Last Updated on August 5, 2015

Russia has a long history of dumping radioactive materials, wastes, and entire submarines into the Kara Sea. I don’t recall any of this being mentioned leading up to, during, or after the recent World Olympics. It’s a pity The world sat by and watched a 50+ billion dollar grand opening, put on by a country that appears to be unwilling to invest even a fraction of that kind of money into cleaning up the nuclear mess it is leaving on the Earth and in the seas for millions of years to come.

The oceans belong to WE THE PEOPLE. Just what exactly have they dumped there?

The Kara Sea

The Kara Sea

Location of Kara Sea

The Kara Sea is, in effect, part of the Arctic Ocean. It is important to keep that in mind. What’s in solution in the Kara Sea is likely in solution in the the Arctic Ocean. The Arctic Ocean is connected to every other ocean in the world, and most closely with the North Atlantic Ocean. So when we talk about an individual “sea” it is ultimately an arbitrary distinction that can mislead us into thinking it’s an isolated body of water. It is not, except in the very few cases of the land-locked seas (Aral Sea, Caspian Sea, Dead Sea, Great Salt Lake, Salton Sea and Sea of Galilee).

Norwegian Radiation Protection Authority (NRPA)

The Norwegian Government is one of the more pro-active parties investigating Russian nuclear dumping into the Arctic. The Kara Sea is closely connected to the Norwegian Sea. NRPA have done extensive studies to determine exactly what Russia has dumped in the Kara Sea, and what condition these items are in.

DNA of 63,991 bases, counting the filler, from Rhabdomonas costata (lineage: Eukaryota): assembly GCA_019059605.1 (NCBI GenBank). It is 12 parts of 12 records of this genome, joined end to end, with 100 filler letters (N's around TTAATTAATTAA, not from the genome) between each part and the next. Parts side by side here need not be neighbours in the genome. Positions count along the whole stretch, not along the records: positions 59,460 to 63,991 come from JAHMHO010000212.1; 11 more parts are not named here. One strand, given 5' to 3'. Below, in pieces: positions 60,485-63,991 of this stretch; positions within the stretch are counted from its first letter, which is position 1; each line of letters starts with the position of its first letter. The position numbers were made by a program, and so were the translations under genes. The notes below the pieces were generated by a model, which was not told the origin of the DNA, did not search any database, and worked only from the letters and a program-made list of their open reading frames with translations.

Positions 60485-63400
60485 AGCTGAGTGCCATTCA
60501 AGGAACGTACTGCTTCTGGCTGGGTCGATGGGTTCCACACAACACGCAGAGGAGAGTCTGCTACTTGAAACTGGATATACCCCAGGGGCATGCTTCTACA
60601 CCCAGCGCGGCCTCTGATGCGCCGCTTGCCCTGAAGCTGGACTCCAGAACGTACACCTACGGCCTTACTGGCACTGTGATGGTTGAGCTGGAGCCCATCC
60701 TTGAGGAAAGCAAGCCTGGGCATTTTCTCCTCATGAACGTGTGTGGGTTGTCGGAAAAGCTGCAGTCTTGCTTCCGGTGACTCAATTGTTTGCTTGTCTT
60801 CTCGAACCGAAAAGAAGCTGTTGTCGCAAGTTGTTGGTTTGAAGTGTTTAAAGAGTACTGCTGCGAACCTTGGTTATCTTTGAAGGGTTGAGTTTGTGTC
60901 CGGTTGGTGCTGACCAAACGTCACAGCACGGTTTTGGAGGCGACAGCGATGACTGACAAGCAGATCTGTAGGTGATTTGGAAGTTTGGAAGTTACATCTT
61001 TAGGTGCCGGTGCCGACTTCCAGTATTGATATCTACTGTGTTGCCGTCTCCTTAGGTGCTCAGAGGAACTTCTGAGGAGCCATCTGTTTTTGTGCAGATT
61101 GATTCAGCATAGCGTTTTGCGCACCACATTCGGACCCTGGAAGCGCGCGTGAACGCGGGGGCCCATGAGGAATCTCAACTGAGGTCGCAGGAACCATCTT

The NRPA Kara Sea Findings

Tetcehninya Bay
– Two reactors of the nuclear submarine K-22 (N538) (dumped in 1988) Without SNF (spent nuclear fuel)
Sedova Bay
– Reactor compartment of the atomic icebreaker Lenin (1967) Without SNF
Tsivolky Bay
– 237 containers with RW With Radioactive Waste
– Shielding assembly of the atomic icebreaker Lenin (1967) With SNF
Stepovogo Bay
– Nuclear submarine K27 (1981) Two reactors With SNF
– Four reactor lids
Kara Through
– Reactor of the nuclear submarine K-140 (N421) (1972) With SNF
Abrosimov Bay
– Two reactors of the nuclear submarine K-3 (N254) (1988)
– Reactor compartment of nuclear submarine K-5 (N260) (1967) With SNF
– Reactor compartments of the nuclear submarines K-11 (N285) (1966) and NS K 19 (N901) (1965) With SNF

(Jonathan: Highlighting and bold/italic emphasis is mine)

Further Reading

Here is an article based on a preliminary report from NRPA – http://bit.ly/191hwc9

There are a lot of informative links on this page: http://www.barentsinfo.org/Content-by-Category/Environment–Nature/Nuclear-safety